Out of Africa: An in-depth report of ground handling in South Africa

April 6, 2007
Ground handling is sometimes seen as the “ugly step-child” of the aviation industry.

Ground handling is sometimes seen as the “ugly step-child” of the aviation industry. In the days where most handling companies belonged to an airline, GSE was not the highest of priorities. “Things with wings” enjoyed the main focus of attention and naturally when budget cuts were called for, GSE was in front of the firing line.

Africa, in general, is considered a developing continent when compared to Europe and North America. While this is true of some African countries, there are others which do provide world-class service.

To put things in perspective, OR Tambo International Airport, in Johannesburg South Africa (formerly Johannesburg International Airport) is considered by some to be the largest and busiest airport in South Africa. According to The Airports Company of South Africa, the average number of aircraft movements per day in the 2005-2006 fiscal year was 547, compared to approximately 2,680 movements per day through Hartsfield Atlanta Airport.

Growth in the aviation industry in Africa is on average, forecast at 4.7 percent per annum for the next 20 years. The study also found that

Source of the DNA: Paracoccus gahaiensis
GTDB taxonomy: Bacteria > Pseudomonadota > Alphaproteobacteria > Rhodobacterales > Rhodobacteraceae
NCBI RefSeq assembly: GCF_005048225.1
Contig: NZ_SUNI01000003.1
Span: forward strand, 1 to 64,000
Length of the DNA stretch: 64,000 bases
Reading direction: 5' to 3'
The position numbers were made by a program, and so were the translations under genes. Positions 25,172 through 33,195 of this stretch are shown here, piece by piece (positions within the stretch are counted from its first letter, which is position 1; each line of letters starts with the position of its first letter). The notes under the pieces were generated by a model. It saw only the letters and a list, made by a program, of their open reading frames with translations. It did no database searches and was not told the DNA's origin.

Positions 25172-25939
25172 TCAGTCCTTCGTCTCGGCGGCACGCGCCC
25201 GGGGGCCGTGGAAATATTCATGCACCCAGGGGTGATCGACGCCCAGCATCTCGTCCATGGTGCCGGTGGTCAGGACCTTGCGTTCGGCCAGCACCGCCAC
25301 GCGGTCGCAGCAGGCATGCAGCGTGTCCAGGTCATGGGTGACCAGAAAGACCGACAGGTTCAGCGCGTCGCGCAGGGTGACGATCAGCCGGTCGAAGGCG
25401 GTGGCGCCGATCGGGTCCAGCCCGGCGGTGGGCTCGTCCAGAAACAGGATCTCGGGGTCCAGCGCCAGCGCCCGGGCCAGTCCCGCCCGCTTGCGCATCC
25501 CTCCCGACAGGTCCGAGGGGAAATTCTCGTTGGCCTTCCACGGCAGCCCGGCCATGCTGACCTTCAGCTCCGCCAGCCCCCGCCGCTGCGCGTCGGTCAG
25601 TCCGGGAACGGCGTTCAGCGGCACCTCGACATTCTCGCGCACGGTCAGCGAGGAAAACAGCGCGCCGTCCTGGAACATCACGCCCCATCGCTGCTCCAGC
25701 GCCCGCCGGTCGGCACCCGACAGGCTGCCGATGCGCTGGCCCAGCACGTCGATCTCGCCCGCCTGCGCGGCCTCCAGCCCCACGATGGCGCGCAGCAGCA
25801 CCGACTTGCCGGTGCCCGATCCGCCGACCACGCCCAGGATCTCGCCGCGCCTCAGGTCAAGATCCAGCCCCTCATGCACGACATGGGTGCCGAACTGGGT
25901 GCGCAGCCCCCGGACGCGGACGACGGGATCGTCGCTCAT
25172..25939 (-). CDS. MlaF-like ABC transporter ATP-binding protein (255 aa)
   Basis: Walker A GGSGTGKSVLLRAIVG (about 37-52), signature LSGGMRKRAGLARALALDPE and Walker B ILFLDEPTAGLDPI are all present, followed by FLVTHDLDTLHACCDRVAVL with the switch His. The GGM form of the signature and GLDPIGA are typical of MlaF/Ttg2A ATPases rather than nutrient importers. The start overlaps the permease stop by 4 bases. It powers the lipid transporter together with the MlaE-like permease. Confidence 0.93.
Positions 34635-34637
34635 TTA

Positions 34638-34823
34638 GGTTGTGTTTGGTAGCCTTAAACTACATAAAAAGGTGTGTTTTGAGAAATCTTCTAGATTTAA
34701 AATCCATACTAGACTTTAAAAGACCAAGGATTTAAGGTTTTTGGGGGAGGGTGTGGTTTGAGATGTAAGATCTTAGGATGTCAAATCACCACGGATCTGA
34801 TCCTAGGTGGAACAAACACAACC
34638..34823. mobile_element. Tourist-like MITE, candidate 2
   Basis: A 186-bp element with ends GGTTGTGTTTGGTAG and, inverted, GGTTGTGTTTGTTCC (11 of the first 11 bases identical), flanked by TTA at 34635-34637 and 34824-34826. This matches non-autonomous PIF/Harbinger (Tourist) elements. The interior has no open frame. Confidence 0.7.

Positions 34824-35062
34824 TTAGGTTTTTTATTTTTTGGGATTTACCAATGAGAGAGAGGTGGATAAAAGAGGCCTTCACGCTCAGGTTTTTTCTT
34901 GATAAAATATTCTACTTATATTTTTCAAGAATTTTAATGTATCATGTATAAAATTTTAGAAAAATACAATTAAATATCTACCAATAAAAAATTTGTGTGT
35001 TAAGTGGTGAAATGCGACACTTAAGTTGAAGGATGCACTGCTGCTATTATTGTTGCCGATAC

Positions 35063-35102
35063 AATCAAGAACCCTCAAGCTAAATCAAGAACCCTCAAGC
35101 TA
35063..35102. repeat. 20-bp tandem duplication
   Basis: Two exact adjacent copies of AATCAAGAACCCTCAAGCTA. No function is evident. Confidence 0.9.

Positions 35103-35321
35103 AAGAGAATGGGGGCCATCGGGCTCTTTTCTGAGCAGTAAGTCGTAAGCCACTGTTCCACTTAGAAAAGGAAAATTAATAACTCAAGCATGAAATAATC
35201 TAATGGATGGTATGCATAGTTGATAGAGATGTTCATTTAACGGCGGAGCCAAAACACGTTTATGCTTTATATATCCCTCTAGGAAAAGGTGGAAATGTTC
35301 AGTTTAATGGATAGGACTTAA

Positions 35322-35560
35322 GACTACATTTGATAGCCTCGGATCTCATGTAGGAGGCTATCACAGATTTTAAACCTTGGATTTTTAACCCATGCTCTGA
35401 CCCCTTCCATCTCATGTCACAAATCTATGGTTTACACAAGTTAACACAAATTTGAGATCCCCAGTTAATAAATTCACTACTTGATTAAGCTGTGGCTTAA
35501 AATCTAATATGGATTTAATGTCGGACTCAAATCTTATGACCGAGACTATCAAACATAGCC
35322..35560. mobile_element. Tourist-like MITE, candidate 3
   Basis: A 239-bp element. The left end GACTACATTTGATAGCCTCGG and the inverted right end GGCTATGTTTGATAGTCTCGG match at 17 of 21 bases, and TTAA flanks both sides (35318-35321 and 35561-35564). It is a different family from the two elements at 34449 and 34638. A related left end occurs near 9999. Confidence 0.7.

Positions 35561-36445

Africa only accounts for 3 percent of world traffic.

According to a Boeing Co. study, RPK’s in Africa will grow by 5.3 percent per annum over the next 20 years. In South Africa the figure is higher, from 20 million passengers in 2001 to an anticipated 40 million in 2010. Expansions currently planned or in progress include:

  • The Airports Company has budgeted $5.2 billion ZAR over the next five years for improvements, expansions and a new airport in Durban, in anticipation of the 2010 FIFA Soccer World Cup, increased tourism and A380 aircraft operations.
  • Cape Town will increase it’s current passenger capacity from 6.5 million passengers per year to 12 million by 2009.
  • The new airport in Durban will increase passenger capacity from the current 4 million to 7.5 million by 2010.
  • On completion of improvements to several airports, South African airports will be comparable to any world-class airport.
  • Security is also a priority, with more than $195 million ZAR spent on security matters over the past five years and a further $40 million ZAR earmarked for the current financial year.

The Airports Company has started a five-year investment program in all of South Africa’s major airports. A nearly $32 million Euro loan has been granted to Namibia to upgrade and improve facilities. $41 million USD have been designated for improvements to four of Kenya’s airports. $31 million USD have been set aside for rehabilitation and improvements to Dar es Salaam Airport in Tanzania. Another $500 Million USD are also earmarked for improvements to 16 airports in Angola and Senegal plans to spend $260 million Euros to build a new airport at Dakar-Yoff.